- 15% discount on your reservation at participating Cambria Inns Collection properties
- Binoculars available for checkout from the front desk on a first come, first served basis
- Complimentary breakfast, WiFi & parking & EV station
- Available for any stay through March 2022, excluding February 14-16, 2022
- Select the Winter Migration tab from the reservation page to book
Explore the Sights
Northern Elephant Seals
The Northern Elephant Seals stop near Piedras Blancas two times throughout the year, including in January and February, when the females arrive to give birth and mate for the season. These mammals are the second largest seal in the northern hemisphere, with males weighing up to 5,000 pounds. Each day, the Friends of the Elephant Seal knowledgeable docents will be there in their blue jackets available to talk with you about what the elephant seals are doing, educate you on what’s happening at the rookery, and provide guidelines and tips for your visit.
Gray Whales, which have the longest migration of any mammal, will travel 10,000-12,000 miles round trip each year between Mexico and the Arctic. During their southward migration they're led by pregnant females focused on reaching the warm waters of the lagoons along the Baja Peninsula. They tend to travel within five to seven miles of the shoreline so keep an eye out for their distinct tails, which can be up to 12 feet across. Santa Rosa Creek Park at the end of Moonstone Beach is an excellent spot for whale watching.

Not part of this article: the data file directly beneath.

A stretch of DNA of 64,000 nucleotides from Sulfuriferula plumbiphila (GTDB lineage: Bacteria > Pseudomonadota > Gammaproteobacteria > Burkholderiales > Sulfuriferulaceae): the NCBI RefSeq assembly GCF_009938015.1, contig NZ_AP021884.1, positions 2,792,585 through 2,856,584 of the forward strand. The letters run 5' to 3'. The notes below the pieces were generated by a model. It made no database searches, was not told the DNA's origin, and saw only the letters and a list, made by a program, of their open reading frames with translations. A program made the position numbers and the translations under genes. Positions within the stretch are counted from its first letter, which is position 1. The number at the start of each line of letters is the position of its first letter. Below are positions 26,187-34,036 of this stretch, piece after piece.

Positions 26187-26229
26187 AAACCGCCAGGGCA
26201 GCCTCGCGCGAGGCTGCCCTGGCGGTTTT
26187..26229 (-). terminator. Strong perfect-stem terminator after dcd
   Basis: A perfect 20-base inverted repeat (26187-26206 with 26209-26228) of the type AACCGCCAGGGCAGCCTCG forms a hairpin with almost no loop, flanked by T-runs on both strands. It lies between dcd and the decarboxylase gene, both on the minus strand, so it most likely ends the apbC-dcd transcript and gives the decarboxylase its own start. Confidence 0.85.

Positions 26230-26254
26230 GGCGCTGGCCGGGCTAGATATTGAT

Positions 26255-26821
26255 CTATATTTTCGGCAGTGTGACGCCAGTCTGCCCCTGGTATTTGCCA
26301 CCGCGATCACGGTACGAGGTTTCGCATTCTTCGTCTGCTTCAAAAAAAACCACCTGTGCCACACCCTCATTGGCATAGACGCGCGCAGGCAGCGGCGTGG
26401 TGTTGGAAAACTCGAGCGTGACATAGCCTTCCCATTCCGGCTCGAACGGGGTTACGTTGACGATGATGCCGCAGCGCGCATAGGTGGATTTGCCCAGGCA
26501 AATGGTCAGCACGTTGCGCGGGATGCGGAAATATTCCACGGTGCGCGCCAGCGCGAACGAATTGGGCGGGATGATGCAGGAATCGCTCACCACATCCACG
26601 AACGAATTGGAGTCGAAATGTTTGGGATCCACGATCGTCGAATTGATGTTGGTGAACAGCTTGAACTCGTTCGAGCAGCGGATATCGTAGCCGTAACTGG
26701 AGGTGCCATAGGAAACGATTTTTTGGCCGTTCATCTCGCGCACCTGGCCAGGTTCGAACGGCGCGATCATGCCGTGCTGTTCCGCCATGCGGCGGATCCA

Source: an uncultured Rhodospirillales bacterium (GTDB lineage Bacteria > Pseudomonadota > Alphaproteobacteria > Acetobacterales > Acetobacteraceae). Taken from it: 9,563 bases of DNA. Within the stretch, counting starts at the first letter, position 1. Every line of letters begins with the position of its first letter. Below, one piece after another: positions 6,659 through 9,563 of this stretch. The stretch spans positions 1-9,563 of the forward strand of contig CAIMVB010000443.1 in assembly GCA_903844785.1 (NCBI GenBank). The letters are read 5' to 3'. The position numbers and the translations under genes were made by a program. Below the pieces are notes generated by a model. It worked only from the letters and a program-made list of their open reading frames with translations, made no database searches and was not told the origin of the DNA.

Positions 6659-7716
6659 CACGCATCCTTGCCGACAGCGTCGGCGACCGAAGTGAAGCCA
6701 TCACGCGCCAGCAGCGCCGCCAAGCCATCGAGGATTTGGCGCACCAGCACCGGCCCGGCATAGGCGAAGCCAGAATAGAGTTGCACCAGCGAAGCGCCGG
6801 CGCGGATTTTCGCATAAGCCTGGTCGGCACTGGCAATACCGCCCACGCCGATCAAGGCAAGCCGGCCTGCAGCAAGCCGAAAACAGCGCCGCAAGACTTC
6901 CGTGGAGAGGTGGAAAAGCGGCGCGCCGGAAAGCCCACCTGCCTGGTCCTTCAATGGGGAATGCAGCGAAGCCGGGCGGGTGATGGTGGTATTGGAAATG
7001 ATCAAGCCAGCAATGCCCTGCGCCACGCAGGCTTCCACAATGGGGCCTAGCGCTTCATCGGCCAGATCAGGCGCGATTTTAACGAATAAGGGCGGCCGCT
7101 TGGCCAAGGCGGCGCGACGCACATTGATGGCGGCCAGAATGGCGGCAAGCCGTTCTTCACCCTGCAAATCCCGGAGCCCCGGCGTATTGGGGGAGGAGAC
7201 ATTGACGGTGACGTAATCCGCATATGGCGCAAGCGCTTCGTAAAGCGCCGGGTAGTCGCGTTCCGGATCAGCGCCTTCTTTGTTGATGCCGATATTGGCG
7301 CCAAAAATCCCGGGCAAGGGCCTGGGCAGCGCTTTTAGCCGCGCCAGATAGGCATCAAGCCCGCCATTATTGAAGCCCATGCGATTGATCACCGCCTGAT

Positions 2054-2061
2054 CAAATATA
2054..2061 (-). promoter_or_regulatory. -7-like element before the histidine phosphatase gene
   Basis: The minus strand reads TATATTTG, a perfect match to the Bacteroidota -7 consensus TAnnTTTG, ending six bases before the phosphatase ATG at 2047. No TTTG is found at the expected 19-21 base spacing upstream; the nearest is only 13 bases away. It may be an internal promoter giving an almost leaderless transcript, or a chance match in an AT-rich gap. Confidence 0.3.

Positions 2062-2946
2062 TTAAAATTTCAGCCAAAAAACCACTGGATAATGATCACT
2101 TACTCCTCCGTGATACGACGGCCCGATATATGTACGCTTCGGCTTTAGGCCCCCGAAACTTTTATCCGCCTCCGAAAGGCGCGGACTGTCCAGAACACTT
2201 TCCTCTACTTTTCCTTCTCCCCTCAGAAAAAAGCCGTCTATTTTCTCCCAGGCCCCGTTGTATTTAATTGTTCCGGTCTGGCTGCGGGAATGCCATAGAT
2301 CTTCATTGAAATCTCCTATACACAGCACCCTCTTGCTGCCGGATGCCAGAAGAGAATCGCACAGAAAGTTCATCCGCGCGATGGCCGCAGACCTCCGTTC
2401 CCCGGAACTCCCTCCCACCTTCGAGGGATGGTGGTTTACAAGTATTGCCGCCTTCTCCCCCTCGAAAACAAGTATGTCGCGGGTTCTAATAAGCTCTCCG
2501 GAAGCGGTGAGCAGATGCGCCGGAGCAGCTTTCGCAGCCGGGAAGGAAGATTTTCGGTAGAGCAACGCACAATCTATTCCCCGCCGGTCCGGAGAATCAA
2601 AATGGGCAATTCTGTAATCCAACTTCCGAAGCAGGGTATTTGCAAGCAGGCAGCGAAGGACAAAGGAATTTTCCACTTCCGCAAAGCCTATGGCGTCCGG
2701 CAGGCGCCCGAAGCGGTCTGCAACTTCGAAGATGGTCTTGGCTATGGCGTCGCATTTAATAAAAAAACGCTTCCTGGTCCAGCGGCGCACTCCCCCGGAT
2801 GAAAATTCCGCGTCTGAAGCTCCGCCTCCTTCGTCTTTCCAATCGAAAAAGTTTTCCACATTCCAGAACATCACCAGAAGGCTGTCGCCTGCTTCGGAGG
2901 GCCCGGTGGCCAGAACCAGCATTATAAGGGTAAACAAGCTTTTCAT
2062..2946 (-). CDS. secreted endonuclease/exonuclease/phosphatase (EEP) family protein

Join the thousands of birds stopping in Cambria and surrounding communities during winter. More than 200 species will fly over the region during this peak season. The Morro Bay Winter Bird Festival has something for everyone during a four-day bonanza of birds with events throughout the area Jan 13-17, 2022.
January and February are the perfect time to witness the glory of black and gold monarch butterflies. Most will have traveled over 1,000 miles, braving harsh weather conditions, to reach their roost for the winter. Eucalyptus groves throughout the county can be found harboring these delicate creatures who will camouflage themselves in the leaves and cluster together for protection from the wind and rain. California Western Monarch Day is celebrated on the first Saturday of February each year.